Tuesday, April 28, 2009

Country Businessman Seeks Reliable Wife

I love historical fiction, but the early 1900's in a remote Wisconsin town in the dead of winter didn't really sound like my cup of tea. But Robert Goolrick's novel A Reliable Wife is quickly becoming the book to read this spring. It has gotten a lot of buzz and good reviews, so I figured I ought to see what all the fuss is about. And...wow.

Set in northern Wisconsin in 1907, Ralph Truitt has been alone for 20 years. Plagued by despair and loneliness, Truitt decides that he does not want to be alone anymore. He places a personal ad for a wife and chooses Catherine Land from the responses. When Catherine steps off the train, Truitt knows immediately that she is not who she claims to be. I will not say any more so as to not give away too much of the plot, but it was a fantastic read. There is a beautiful paragraph towards the end that I think really sums up the feeling of the novel without giving anything away:

"It was a story of people who don't choose life over death until it's too late to know the difference, people whose goodness is forgotten, left behind like a child's toy in a dusty playroom, people who see many things and remember only a handful of them and learn from even fewer, people who hurt themselves, who wreck their own lives and then go on to wreck the lives of those around them, who cannot be helped or assuaged by love or kindness or luck or charm, who forget kindness, the feeling and practice of it, and how it can save even the worst, most mishappen life from despair. It was just a story about despair."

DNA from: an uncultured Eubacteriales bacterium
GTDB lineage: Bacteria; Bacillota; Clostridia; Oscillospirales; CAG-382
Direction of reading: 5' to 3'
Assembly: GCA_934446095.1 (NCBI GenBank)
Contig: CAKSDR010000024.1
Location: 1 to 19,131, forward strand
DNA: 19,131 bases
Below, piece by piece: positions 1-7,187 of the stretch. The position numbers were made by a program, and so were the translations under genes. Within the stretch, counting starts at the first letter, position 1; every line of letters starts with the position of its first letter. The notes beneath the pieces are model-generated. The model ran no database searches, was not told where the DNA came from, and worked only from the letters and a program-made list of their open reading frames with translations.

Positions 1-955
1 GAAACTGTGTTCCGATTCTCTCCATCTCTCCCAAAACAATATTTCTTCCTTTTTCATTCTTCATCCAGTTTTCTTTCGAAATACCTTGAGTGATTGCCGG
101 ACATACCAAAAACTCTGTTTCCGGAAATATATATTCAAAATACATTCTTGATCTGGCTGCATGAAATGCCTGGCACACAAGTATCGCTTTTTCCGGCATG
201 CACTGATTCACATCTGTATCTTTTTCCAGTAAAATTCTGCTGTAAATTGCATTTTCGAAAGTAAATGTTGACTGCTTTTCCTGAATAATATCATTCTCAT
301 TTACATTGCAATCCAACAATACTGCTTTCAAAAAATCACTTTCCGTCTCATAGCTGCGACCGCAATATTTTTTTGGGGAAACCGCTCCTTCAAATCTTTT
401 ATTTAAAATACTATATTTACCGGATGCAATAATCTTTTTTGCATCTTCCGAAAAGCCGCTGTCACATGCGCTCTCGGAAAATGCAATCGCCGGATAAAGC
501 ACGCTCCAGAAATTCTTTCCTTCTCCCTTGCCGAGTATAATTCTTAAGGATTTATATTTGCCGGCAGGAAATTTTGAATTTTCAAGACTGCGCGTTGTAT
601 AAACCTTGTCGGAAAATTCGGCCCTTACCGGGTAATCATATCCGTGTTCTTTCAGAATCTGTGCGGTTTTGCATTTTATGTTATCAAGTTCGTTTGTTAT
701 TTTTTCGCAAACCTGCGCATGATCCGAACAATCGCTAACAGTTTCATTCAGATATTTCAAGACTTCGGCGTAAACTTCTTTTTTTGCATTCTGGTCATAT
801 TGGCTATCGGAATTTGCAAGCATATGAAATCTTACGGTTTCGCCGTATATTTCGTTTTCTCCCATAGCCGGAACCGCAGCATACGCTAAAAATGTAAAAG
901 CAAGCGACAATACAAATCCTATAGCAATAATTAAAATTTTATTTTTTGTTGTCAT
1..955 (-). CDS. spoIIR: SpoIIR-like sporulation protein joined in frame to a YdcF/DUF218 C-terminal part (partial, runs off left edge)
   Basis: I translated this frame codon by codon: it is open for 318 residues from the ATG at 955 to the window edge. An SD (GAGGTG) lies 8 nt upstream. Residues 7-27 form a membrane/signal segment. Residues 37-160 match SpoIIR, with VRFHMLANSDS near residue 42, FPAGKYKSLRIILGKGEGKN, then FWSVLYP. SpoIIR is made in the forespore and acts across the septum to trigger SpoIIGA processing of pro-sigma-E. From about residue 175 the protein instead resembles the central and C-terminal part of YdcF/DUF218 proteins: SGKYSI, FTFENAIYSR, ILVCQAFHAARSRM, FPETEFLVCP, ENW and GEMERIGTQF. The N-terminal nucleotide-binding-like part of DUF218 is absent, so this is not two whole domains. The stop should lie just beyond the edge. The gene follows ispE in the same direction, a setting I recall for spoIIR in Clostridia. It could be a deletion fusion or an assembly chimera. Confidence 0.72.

While I usually prefer happier fair, this was such an absorbing story. The characters are so flawed, but so real. And despite their flaws, they are incredibly interesting. The plot is unpredictable and the writing is quite good (see paragraph above). There is also some good fodder here for book groups, but there is quite a bit of sex, so keep that in mind. Goolrick says in the author's note that this book was influenced by a photo essay he read in 1973 called Wisconsin Death Trip by Michael Lesy. He says this book paints "a haunting, cinematic portrait of a small town in Wisconsin at the diseased end of the nineteenth century." You know I'll be checking that out. Stay tuned.

Monday, April 27, 2009

Reading at the Table: The Compassionate Carnivore

Just like Nina Planck's Real Food, Catherine Friend's The Compassionate Carnivore: Or, How to Keep Animals Happy, Save Old MacDonald's Farm, Reduce Your Hoofprint and Still Eat Meat will not be earth-shattering information if you've been keeping up on food politics. Much of the information about factory farming practices was not new to me, but it is still heavy reading. I had to take a break while reading because I just couldn't stand to read anymore about it. But what I loved about this book is Friend's perspective on ethical eating is much more realistic than many others. First off, Friend is firm in her decision to continue eating meat. She readily admits that she enjoys meat and has no plans to quit eating it, while many others think that vegetarianism is the only way to fight factory farming. Friend also recognizes that eating "happy meat" is difficult. She recognizes that it is more costly and more difficult to find and sometimes it's just easier to close your eyes and buy the cheaper meat. She also recognizes that there will be times when we must eat factory meat, like at a restaurant or a family gathering. She admits that she doesn't eat this way all the time, but makes an effort to eat this way most of the time. She and her partner have their own small farm, where they raise sheep and chicken, so she is familiar with farming practices and lingo and she explains the differences in labeling terms (organic, free-range, vegetarian-fed, pastured, finished, etc). She also provides suggestions on how to find sources for happy meat and what questions to ask the farmers and butchers. A good resource for those who are interested in eating ethically.